Interest recently has been raised in the selective expression of TF in tumor blood vessels and not mature vessels, since TF can be used as a target for immunotherapy.16 A similar approach could be applied to the treatment of uveal melanoma, since we demonstrated its expression in tumor cells but not in melanocytes. Immunotherapies directed toward the tumor circulation also could augment other types of treatment.
Ultimately, to determine whether TF, Cyr61, and VEGF contribute to new vessel formation, it will be necessary to alter the expression of each of these factors alone or in combination with one another in cell lines of uveal melanoma and then to evaluate vascular density and tumor growth in animals inoculated with these transfected cell lines. Elucidation of the pathways involving Cyr61, TF, and other angiogenic factors will provide new opportunities for intervening in the growth and progression of uveal melanoma.
Submitted for publication April 4, 2002; final revision received July 15, 2002; accepted August 6, 2002.
This research was funded by grants EY12768 (Dr Polans) and EY09294 (Dr Albert) from the National Institutes of Health, Bethesda, Md; a grant from the University of Wisconsin Comprehensive Cancer Center; an unrestricted grant from Research to Prevent Blindness Inc, New York, NY; and a grant from the Retina Research Foundation, Houston, Tex. Dr Polans is a Research to Prevent Blindness Inc Jules and Doris Stein Professor.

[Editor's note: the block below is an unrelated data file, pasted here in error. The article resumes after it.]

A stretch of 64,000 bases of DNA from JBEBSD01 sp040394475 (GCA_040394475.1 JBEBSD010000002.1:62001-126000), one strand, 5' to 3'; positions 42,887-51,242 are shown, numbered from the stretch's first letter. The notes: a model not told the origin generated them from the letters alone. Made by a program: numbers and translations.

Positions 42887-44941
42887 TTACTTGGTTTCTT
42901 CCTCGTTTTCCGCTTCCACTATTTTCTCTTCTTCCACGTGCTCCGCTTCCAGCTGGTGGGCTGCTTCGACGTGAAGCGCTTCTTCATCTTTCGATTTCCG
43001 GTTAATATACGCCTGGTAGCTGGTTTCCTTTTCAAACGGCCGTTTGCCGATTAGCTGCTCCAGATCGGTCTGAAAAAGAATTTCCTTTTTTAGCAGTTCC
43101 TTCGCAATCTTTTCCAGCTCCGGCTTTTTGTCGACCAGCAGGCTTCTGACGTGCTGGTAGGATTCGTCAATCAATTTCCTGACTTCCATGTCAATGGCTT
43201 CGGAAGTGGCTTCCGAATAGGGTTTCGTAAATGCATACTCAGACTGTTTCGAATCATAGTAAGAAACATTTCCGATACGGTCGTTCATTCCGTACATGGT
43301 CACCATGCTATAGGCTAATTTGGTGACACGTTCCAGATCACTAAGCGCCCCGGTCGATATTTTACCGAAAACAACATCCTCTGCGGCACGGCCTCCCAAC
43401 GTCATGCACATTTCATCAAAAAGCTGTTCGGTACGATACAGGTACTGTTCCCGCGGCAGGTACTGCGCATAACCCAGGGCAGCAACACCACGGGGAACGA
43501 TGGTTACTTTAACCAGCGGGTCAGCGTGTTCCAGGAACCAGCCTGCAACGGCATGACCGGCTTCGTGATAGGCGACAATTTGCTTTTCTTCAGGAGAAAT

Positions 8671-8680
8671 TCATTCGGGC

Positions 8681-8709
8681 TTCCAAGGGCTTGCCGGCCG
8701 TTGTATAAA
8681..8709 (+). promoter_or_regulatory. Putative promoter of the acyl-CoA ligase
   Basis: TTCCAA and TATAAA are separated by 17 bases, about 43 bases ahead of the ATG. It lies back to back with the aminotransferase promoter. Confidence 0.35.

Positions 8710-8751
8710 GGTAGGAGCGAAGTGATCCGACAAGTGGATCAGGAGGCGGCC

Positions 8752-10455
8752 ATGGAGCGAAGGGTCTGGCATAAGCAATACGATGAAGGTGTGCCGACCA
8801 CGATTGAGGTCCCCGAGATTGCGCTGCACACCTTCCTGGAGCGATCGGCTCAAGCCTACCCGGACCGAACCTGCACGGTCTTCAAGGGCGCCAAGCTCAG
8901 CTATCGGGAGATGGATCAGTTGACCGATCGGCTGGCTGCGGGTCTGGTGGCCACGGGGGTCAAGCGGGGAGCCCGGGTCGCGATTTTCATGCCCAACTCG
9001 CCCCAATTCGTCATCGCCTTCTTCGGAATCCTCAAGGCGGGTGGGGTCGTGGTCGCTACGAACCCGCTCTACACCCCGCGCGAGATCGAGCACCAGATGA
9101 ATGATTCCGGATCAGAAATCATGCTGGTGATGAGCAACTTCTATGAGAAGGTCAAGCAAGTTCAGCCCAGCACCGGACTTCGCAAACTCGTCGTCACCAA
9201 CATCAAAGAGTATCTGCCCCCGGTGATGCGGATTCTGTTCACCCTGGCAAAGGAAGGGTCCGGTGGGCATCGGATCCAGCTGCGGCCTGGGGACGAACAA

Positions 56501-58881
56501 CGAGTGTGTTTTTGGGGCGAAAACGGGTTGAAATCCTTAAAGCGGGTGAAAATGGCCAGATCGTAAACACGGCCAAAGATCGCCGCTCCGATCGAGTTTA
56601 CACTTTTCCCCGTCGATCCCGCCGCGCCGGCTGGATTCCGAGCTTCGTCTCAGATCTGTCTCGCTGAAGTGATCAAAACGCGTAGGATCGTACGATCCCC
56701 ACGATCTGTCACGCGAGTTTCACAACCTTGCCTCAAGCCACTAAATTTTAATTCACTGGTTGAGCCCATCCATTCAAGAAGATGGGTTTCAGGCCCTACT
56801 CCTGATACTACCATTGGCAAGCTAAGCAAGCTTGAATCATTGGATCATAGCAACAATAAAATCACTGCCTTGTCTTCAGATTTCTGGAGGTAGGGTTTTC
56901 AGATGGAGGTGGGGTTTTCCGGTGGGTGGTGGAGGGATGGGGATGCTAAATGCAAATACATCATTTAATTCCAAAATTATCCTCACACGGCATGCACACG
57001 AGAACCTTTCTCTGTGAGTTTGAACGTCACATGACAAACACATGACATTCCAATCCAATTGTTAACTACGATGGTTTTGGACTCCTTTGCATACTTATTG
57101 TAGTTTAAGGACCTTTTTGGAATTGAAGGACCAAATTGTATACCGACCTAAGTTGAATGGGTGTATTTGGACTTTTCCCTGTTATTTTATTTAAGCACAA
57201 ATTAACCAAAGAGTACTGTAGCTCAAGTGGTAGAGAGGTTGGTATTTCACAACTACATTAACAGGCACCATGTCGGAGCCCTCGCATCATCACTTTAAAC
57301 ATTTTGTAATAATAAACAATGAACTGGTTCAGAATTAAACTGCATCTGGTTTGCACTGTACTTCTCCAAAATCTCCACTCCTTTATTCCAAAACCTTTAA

The authors have no affiliations with or financial interest in any organization or entity that conflicts with or has financial interest in the subject matter or materials discussed in the article.
We thank Hans Prydz, MD, University of Oslo, Oslo, Norway, for the gift of the 1.8-kilobase tissue factor complementary DNA clone.
Corresponding author and reprints: Arthur S. Polans, PhD, Department of Ophthalmology and Visual Sciences, University of Wisconsin Medical School, Room K6/466 Clinical Sciences Center, Madison, WI 53792 (e-mail: email@example.com).
Thank you for submitting a comment on this article. It will be reviewed by JAMA Ophthalmology editors. You will be notified when your comment has been published. Comments should not exceed 500 words of text and 10 references.
Do not submit personal medical questions or information that could identify a specific patient, questions about a particular case, or general inquiries to an author. Only content that has not been published, posted, or submitted elsewhere should be submitted. By submitting this Comment, you and any coauthors transfer copyright to the journal if your Comment is posted.